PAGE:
25% drop in traffic tickets costs city nearly $2M

Drop in traffic tickets hurts Cleveland's revenue

CLEVELAND, OH (WOIO) - The Cleveland Police Department writes lots of traffic tickets. In the first nine months of 2015 its officers wrote three-quarters of all the tickets that went to Cleveland Municipal Court.

But our analysis of court data for the prior two years shows evidence that there is a steady slowdown by officers.

Tickets written by 15 separate agencies flow through the court.

In the first three quarters of 2013 there were more than 57,781 tickets written.

Cleveland wrote more than 48,444, four out of five traffic tickets. But a year later the court handled fewer, just under 50,923 tickets, and Cleveland wrote 40,694.

The numbers this year dropped more dramatically. There have been only 38,306 tickets written and Cleveland officers wrote 29,662 of them.

You can see the trend year to year: 48,444 to 40,694 to 29,662, a 25 percent drop from 2014 to 2015 alone.

Cleveland Police Patrolmen's Association President Steve Loomis has said in the past, "If you're going to be criticized every step of the way, it's easier to stay in the car and be criticized for that."  He also cites the fact that community policing encourages officers to warn a violator and when possible send them on their way.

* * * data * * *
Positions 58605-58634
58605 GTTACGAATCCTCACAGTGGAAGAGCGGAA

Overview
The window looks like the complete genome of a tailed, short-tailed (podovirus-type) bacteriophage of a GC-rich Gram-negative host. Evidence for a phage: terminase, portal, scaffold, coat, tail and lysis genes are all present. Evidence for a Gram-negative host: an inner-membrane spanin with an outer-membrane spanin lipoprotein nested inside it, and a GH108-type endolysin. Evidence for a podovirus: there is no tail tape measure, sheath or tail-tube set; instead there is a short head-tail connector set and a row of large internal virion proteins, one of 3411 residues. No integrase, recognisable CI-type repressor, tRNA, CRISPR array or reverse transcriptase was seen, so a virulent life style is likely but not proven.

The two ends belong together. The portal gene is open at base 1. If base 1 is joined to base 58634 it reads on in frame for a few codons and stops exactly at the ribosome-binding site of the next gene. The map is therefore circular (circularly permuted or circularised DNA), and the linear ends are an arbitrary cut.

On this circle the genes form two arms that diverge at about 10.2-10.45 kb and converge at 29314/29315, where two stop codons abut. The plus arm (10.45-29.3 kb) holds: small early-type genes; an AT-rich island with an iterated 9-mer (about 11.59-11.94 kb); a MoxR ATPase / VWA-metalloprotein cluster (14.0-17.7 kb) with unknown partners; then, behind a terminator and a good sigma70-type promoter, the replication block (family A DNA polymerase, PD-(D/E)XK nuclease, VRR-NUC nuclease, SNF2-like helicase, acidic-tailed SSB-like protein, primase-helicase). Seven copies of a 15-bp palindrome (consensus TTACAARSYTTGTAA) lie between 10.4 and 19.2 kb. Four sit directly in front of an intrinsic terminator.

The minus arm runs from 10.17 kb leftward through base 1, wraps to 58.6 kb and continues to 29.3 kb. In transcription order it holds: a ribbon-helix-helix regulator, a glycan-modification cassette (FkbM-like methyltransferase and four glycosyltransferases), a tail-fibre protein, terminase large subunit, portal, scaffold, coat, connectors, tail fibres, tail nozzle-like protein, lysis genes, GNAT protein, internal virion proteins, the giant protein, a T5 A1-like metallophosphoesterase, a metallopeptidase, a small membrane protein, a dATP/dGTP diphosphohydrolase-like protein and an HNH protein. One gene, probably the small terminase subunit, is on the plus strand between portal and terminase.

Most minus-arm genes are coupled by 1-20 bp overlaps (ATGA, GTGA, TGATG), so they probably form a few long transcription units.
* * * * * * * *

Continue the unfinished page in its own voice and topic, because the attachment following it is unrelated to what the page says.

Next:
Mayor Frank Jackson and Chief Calvin Williams deny it, but on the street there is no doubt there is discontent in the rank and file.

There are several reasons, including criticism from the U.S. Justice Department as well as citizens. Until this month officers have worked with no contract and no raises for three years and may not be paid what they are owed until after the first of the year.

The drop in tickets is consistent across all five police districts but particularly noticeable in the fourth district, where officers this year wrote only one-third the number of tickets they did in 2013 when they wrote nearly 5,000 tickets. This year officers only wrote about 1,600 tickets.

There is a predictable bottom line to the drop in tickets and that is the lost revenue. The city generates nearly $100 on average from a ticket. It is divided among all kinds of areas: funding indigent representation, updating court computers and crime reporting, the city itself and victims of crime.

A drop of more than 18,000 tickets in two years cost the city nearly $1.9 million. Add to that nearly $6 million from traffic camera revenue it is now denied and the question is where will the city come up with the money without cutting services to all of us?

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